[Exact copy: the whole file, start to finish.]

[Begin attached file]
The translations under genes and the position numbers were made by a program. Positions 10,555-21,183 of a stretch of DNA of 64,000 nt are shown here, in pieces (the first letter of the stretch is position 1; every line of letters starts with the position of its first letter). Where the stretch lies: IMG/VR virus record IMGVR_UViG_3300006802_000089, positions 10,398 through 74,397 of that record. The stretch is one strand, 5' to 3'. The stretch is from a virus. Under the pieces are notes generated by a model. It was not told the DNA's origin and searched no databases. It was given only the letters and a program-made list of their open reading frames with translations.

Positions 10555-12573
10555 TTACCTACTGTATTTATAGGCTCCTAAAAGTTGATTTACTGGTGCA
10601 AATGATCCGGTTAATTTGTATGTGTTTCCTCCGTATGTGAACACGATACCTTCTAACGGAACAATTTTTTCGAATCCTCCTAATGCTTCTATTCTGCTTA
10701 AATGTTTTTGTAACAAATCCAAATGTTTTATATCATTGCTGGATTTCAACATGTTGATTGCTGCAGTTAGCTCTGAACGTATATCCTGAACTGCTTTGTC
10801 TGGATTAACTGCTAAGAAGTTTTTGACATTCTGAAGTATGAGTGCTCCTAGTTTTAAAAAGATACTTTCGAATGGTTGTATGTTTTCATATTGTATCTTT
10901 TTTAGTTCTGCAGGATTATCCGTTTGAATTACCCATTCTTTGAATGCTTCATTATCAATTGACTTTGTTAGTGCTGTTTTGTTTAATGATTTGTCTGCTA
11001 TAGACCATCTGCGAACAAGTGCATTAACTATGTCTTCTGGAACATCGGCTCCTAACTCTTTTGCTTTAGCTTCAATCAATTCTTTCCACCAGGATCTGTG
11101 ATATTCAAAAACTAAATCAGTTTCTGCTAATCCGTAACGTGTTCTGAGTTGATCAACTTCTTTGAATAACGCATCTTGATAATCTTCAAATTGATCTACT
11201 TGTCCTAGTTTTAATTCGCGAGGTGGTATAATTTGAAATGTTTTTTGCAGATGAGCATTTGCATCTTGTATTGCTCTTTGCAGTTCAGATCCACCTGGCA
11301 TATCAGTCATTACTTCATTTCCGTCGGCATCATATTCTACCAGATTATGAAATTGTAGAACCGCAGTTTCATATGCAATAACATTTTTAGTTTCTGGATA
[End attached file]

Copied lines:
The translations under genes and the position numbers were made by a program. Positions 10,555-21,183 of a stretch of DNA of 64,000 nt are shown here, in pieces (the first letter of the stretch is position 1; every line of letters starts with the position of its first letter). Where the stretch lies: IMG/VR virus record IMGVR_UViG_3300006802_000089, positions 10,398 through 74,397 of that record. The stretch is one strand, 5' to 3'. The stretch is from a virus. Under the pieces are notes generated by a model. It was not told the DNA's origin and searched no databases. It was given only the letters and a program-made list of their open reading frames with translations.

Positions 10555-12573
10555 TTACCTACTGTATTTATAGGCTCCTAAAAGTTGATTTACTGGTGCA
10601 AATGATCCGGTTAATTTGTATGTGTTTCCTCCGTATGTGAACACGATACCTTCTAACGGAACAATTTTTTCGAATCCTCCTAATGCTTCTATTCTGCTTA
10701 AATGTTTTTGTAACAAATCCAAATGTTTTATATCATTGCTGGATTTCAACATGTTGATTGCTGCAGTTAGCTCTGAACGTATATCCTGAACTGCTTTGTC
10801 TGGATTAACTGCTAAGAAGTTTTTGACATTCTGAAGTATGAGTGCTCCTAGTTTTAAAAAGATACTTTCGAATGGTTGTATGTTTTCATATTGTATCTTT
10901 TTTAGTTCTGCAGGATTATCCGTTTGAATTACCCATTCTTTGAATGCTTCATTATCAATTGACTTTGTTAGTGCTGTTTTGTTTAATGATTTGTCTGCTA
11001 TAGACCATCTGCGAACAAGTGCATTAACTATGTCTTCTGGAACATCGGCTCCTAACTCTTTTGCTTTAGCTTCAATCAATTCTTTCCACCAGGATCTGTG
11101 ATATTCAAAAACTAAATCAGTTTCTGCTAATCCGTAACGTGTTCTGAGTTGATCAACTTCTTTGAATAACGCATCTTGATAATCTTCAAATTGATCTACT
11201 TGTCCTAGTTTTAATTCGCGAGGTGGTATAATTTGAAATGTTTTTTGCAGATGAGCATTTGCATCTTGTATTGCTCTTTGCAGTTCAGATCCACCTGGCA
11301 TATCAGTCATTACTTCATTTCCGTCGGCATCATATTCTACCAGATTATGAAATTGTAGAACCGCAGTTTCATATGCAATAACATTTTTAGTTTCTGGATA